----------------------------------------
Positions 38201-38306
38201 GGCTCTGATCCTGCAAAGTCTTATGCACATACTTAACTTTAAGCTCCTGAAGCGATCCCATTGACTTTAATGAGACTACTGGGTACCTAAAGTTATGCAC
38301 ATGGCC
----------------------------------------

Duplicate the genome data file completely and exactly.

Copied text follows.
Positions 38201-38306
38201 GGCTCTGATCCTGCAAAGTCTTATGCACATACTTAACTTTAAGCTCCTGAAGCGATCCCATTGACTTTAATGAGACTACTGGGTACCTAAAGTTATGCAC
38301 ATGGCC